Ponder the words spoken by Prime Minister Harper on a recent visit to North Vancouver – quoted in the Vancouver Sun:
"I think we have been very clear on this," said Harper.
"We will only allow tanker traffic if we can be sure that tanker traffic is safe. But will we ever say that we cannot have the same kind of commerce on the West Coast as on the East Coast? Of course we're never going to rule out those opportunities for our country."
Harper said he wants to "see the day" when Canada is able to continue to increase trade with Asia.
"So we're not going to create artificial bans on the West Coast that don't exist in other parts of the country."
Those are the words which must surely cause British Columbians to utterly reject Harper and his Tories at the polls.
objection to the Enbridge double pipeline proposal from the Tar Sands
to Kitimat thence by huge tanker down our coast, and expansion of the
Kinder-Morgan pipeline from the Tar Sands to Burnaby, are not based upon
some 1960s flower children chants (it turns out we should have listened
to them) or some anti-business bias. The deep concerns come from fact,
not emotion (though I confess that I have strong emotions about my
province) about a policy which is based upon the false premise that
these propositions have little risk.
Forgive me for using my oft-repeated simile but the dangers cannot be pushed aside lightly by one-liners.
Suppose you have a revolver with 100 chambers, only one of which has a bullet and suppose you put the gun to your head and pull the trigger just once. The odds are simple, 99-1 against. What, however, if you decide to repeat this insanity without any limits as to how many or how long?
The risk is then a certainty waiting to happen.
As you are calculating the odds of the gun going off you would be concerned about the consequences; namely, unless you were firing marshmallow not bullets you would be dead.
Not only are these pipelines and tankers certain to have accidents, the consequences are not marshmallow but utter catastrophe.
The pipelines, two them to Kitimat - one with Tar Sands gunk, the other to take back the natural gas compound to Alberta used to dilute the bitumen for pumping - transit some of the last true wilderness on the planet, including the Great Bear Rainforest.
What happens if there is a leak during this 1000-plus km journey?
The spill piles up until help comes, and given our geography, God only knows how long that would take!
Enbridge’s track record is appalling. With its Kalamazoo River spill last year it was roundly criticized for tardiness and that was in a populated area.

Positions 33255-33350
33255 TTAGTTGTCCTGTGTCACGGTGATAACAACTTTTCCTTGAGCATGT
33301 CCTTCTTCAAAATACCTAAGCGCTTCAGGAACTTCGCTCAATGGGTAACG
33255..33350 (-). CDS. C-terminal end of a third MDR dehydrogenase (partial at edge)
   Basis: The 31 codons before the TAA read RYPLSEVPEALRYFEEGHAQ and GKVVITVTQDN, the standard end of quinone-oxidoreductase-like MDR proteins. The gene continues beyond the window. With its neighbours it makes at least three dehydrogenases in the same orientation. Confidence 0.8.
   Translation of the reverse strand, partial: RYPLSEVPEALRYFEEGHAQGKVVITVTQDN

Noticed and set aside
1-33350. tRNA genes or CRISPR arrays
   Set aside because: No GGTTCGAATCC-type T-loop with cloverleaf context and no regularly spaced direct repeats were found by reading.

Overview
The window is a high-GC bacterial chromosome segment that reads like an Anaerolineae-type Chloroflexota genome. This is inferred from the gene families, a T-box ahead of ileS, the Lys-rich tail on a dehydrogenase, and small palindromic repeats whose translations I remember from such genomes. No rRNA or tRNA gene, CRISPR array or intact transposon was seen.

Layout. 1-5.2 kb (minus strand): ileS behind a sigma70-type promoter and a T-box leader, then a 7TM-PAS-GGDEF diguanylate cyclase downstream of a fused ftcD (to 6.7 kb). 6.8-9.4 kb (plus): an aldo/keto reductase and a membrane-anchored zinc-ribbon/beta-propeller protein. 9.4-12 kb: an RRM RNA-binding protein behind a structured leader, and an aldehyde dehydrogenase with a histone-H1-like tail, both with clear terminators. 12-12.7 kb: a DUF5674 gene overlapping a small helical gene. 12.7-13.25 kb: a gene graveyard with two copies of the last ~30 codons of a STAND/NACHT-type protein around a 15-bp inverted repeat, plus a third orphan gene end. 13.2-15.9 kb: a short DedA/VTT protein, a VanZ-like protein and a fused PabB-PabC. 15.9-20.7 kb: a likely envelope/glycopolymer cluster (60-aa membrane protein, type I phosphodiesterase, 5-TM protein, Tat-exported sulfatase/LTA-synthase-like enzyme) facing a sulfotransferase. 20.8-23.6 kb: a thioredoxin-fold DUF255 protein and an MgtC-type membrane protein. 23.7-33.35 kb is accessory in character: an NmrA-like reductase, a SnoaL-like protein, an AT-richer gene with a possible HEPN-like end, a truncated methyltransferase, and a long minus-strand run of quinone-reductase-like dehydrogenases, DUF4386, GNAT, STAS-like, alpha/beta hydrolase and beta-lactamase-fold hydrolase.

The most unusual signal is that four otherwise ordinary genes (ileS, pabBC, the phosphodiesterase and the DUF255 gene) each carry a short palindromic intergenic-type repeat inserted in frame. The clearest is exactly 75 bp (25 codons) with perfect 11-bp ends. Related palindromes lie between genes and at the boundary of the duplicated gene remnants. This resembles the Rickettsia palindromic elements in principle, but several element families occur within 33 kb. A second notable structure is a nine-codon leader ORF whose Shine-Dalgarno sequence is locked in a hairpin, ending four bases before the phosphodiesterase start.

When Enbridge has its BC spill it will be in wilderness devoid of easy access. When the spill is reported the company must seal off both sides of the rupture and during that interval oil continues to flow through the breach. We’re talking 1100km transversing about 1000 rivers and streams in the wildest terrain in the world. No matter how quickly Enbridge responds, the damage will be an enormous, permanent tragedy. Moreover, while at the best of times any rupture will be tragic, what if the rupture is by terrorists who know how to make it as catastrophic as possible?
The proposed tanker traffic out of Kitimat is just as serious a concern as a land tragedy, perhaps even more so. The Exxon Valdez will pale by comparison. This is the most dangerous of the world’s seacoasts.
I hesitate to say that as we voters calculate the consequences of Harper’s offhand dismissal of our case (75-80% of British Columbians have consistently polled in favour of a tanker ban), we should remember that there isn’t anything in it for BC. I hesitate because even if the rewards were immense we should be opposed because no monetary reward could compensate our loss. In fact, BC is simply an easement and gets nothing of consequence.
Why are our two senior
governments so eager to have our province, on land and sea, hostage to
China’s need for Tar Sands gunk? Isn’t the idea to get away from the use
of fossil fuels? Aren’t we, in a sense, enabling the drunk to drink?
(It’s interesting to note the similarity of this policy to the government’s utter lack of concern that the Campbell/Clark private power plan sends all the benefits out of province. What is it about us in BC that the governments we help elect want to destroy our environment while making foreigners rich and happy?)
Back to proposed and existing pipelines and tanker traffic.